WGHI Investor: Susan Butler (BSIM '65, HDR '99) contributed $500,000 to the new Women's Global Health Institute. (Photo by Mark Simons)
The most recent chapter of this story begins last year, as Susan Butler (BSIM '65, HDR '99), noted Purdue alumna and former trustee, and current CEO of the Susan Bulkeley Butler Institute for the Development of Women Leaders, arranges a meeting with Connie Weaver, head and Distinguished Professor of Nutrition Science. The two get to talking, and Butler reveals the intent of her visit: "It's come to my attention that there's not nearly enough existing research that focuses specifically on women's health."
Without missing a beat, Weaver responds: "No, and it's time we do something about it."
From this meeting of the minds, an initiative begins to take shape on Purdue's West Lafayette campus: the establishment of the Women's Global Health Institute (WGHI), a comprehensive and collaborative partnership that would set out to improve the health of women worldwide through integrated research and training.
Purdue's Emerging Role
The seeds of today's WGHI were first planted in 1991, when an organization with a similar acronym — the Women's Health Initiative (WHI) — was established by the National Institutes of Health. WHI researched the most common causes of death, disability and impaired quality of life in post-menopausal women — ailments that included cardiovascular disease, cancer and osteoporosis. WHI stood as one of the largest prevention studies of its kind ever undertaken, spanning a full 15 years and investing many millions of dollars in researching female-specific health problems and their cures.
Previous to WHI, Weaver says, "The prevailing attitude was that women shouldn't be included in high-stakes health research because it was believed that fluctuating hormones like estrogen would skew the findings. So decades and decades passed, and while medical breakthroughs proliferated, they applied directly to men and perhaps only indirectly, if at all, to women."
And though the WHI represented a sea change in reversing this prevailing assumption, Weaver says, "One study, no matter how groundbreaking, simply can't make up for decades of neglect."
But the rules of the game have changed, she says. "Now grant writers who propose only studying men have to justify why. So we're evening the playing field, but women's health issues still lag behind."
The more Weaver and Butler studied the issues, understanding the stakes at hand, the more they realized the solution was right under their noses. Indiana has a very high incidence of chronic disease in women, meaning local subjects were not only plentiful, but in great need. And Purdue already possessed several crucial components that any new health initiative would require: the extensive infrastructure needed to study disease prevention and biomedical technology development; an established network for community engagement and global health research; and Discovery Park, the innovation lab that houses Bindley Bioscience Center and Birck Nanotechnology Center.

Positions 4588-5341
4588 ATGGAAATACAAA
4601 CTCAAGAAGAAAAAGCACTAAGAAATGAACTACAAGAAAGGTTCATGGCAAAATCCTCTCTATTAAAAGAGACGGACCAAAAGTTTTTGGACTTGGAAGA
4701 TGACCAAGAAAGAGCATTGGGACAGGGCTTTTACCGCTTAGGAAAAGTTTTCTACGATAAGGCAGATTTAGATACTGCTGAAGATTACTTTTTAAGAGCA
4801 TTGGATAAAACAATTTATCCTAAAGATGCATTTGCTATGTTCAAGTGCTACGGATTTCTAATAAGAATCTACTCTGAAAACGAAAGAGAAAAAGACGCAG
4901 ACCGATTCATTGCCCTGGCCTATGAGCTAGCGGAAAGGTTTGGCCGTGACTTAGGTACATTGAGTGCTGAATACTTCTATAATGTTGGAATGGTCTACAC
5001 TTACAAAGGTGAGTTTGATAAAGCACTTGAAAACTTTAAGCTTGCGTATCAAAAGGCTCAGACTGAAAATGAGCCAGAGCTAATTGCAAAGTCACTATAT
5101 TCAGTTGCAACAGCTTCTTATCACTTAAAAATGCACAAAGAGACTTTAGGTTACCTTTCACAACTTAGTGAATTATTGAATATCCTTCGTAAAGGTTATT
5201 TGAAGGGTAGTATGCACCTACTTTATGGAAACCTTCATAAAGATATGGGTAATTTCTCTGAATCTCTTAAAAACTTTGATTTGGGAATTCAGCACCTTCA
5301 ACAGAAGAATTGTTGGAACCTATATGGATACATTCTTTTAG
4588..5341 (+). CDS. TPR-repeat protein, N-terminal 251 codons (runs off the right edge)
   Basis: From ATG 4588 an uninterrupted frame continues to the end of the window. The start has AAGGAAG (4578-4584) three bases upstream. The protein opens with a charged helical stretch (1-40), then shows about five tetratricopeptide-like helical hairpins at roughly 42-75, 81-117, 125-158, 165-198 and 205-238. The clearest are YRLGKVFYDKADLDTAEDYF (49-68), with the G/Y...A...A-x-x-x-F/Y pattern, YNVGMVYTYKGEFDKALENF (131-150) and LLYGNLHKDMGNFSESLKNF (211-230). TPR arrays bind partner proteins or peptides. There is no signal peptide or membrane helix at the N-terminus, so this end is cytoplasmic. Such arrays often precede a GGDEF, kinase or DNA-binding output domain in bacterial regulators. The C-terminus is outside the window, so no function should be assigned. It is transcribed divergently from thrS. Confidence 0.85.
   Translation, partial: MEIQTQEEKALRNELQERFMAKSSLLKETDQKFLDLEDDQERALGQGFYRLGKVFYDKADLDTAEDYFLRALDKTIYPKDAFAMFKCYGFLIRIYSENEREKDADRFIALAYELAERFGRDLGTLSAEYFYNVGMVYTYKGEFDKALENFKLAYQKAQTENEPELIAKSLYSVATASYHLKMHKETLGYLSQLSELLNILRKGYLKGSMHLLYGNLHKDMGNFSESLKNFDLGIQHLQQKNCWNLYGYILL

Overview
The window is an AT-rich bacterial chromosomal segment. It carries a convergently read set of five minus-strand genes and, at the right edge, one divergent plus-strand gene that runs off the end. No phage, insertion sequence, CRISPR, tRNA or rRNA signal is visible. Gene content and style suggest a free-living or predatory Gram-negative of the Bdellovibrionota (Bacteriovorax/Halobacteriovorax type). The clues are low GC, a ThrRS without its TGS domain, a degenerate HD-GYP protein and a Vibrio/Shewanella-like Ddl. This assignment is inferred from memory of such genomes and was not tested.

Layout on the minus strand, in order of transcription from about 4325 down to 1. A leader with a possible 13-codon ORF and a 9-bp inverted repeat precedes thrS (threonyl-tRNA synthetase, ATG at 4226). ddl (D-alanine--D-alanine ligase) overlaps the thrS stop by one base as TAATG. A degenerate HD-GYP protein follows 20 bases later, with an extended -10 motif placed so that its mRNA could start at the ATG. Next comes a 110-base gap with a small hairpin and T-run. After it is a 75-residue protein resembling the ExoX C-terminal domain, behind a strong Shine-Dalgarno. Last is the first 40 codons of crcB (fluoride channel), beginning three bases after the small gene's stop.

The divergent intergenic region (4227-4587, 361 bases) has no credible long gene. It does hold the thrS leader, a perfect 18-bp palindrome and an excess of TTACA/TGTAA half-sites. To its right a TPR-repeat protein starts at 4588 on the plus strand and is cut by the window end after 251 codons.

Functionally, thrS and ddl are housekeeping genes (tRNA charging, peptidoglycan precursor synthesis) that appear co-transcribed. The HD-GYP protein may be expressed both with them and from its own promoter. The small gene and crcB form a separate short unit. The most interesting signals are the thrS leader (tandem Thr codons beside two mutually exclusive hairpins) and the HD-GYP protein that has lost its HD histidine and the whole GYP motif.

For Weaver, it was a fortuitous convergence. "I took a closer look at the research already unfolding at Purdue, and realized much of it already focuses on preventing women's cancer — researchers are performing game-changing work on epigenetics and the health of cells and understanding how healthy cells transform into abnormal cells."
From there, Weaver considered the amazing technology base on campus, the abundant resources present at Discovery Park and how the College of Health and Human Sciences had recently been created to address these very types of issues. "We were already asking the questions and employing high-tech resources and methods to find the answers," she says. "That's the moment it all clicked, and I truly believed that we really could build a center devoted to women's health."
A 2008 grant to form the Indiana Clinical and Translational Sciences Institute laid the infrastructural groundwork, and on March 23, 2012, WGHI began with a vision to "change the way women's health throughout the life span is addressed. Rather than the classical medical model of treating people with established disease, the center will seek proactive approaches. The center will focus on protecting and improving women's health and well-being through prevention."
The idea of adopting proactive measures resonates clearly with Weaver. "Nutrition science is all about wellness and prevention," she says, "so this was a natural extension for me. My research has centered around prevention — building strong bones in kids, pinpointing the type of diet that helps people avoid osteoporosis later in life." With the new institute, Weaver's focus expands, but her emphasis on preventive care remains steadfast.